Then after Skyping my mum and sister, I planned a journey to Aeon Mall on Ota on the trains. Handily, once you've planned a journey with the Google Maps app on your phone, you can leave the route loaded and it'll track you on GPS even if you don't have internet once you've left your home. I spent a lot of time on the Japanese public transport system in April, so it wasn't that hard to get to the mall. I had a double cheeseburger at Japanese McDonald's (マクドナルド - 'Makudonarudo'), and had a poke around at the cinema (Star Wars would be coming out soon...!).

Knowing 'katakana' (one of the two Japanese scripts, the one used for emphasis or for foreign loan-words) is dead helpful in Japan and lets you figure out most of the stuff you see. Lots of stuff is labelled in approximate-English, using their writing system.

Thursday and Friday - Driving Lesson and Observations

After my day off on Wednesday, I had driving lessons and some lesson observations to do on Thursday and Friday.

I woke up early again on Thursday so after some Weetabix and a cup of tea to remind me I'm English, I headed out for a wander around Oizumi. I'd seen a few things of interest and Google Maps showed some more, so I plotted a route around Oizumi's industrial centre. There were supermarkets, big second-hand shops selling consoles and computer parts, restaurants, dingy parks (Winter's not really the season to show them off I guess), and lots of residential areas. It was pretty cold and I headed back with my arms full of a cheap computer case and second-hand monitor so I could try putting my computer together when I got time.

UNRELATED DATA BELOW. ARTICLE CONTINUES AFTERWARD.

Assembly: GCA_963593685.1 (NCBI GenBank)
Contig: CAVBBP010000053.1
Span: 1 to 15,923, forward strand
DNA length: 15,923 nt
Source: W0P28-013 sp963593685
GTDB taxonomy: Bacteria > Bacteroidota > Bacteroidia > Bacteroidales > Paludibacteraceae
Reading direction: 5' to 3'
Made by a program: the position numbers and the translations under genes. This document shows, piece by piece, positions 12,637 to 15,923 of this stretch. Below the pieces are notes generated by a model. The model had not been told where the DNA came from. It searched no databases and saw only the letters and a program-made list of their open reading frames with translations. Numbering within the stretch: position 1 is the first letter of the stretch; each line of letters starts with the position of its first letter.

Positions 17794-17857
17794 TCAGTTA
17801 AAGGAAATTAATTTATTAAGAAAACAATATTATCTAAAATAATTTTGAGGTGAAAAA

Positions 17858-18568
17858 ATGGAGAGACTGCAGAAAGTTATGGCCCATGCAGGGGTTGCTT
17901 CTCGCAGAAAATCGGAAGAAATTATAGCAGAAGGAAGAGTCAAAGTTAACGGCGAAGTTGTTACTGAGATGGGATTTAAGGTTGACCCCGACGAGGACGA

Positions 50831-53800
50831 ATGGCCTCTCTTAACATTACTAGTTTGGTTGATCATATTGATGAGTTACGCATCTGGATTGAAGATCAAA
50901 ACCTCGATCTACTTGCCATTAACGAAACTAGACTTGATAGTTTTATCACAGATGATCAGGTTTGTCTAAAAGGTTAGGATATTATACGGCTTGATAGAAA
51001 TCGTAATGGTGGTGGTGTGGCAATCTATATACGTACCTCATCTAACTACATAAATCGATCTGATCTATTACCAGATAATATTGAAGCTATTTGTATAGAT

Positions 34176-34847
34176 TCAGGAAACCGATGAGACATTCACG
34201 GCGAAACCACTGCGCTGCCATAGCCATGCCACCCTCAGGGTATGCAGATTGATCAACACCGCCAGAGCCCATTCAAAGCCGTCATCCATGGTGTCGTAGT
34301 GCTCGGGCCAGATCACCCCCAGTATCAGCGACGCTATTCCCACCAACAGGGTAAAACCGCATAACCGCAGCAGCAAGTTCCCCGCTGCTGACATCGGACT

When I got back Joey was already waiting to take me out driving, so I dumped my stuff and we went out. Driving in Japan is really straightforward. They drive on the left like we do, and the cars are all automatic. The main thing to learn is how to use the crossings they have instead of roundabouts, but it's dead simple. I've been assigned a car by OES which is really handy as you can imagine! It's only 600cc and kinda looks and drives like a golf cart, but I'm not complaining!

So far I'd been eating snacky-type food from the 7-11s and McDonald's, so I went to a ramen cafe (ranem is a favourite food in Japan) and ordered this meal: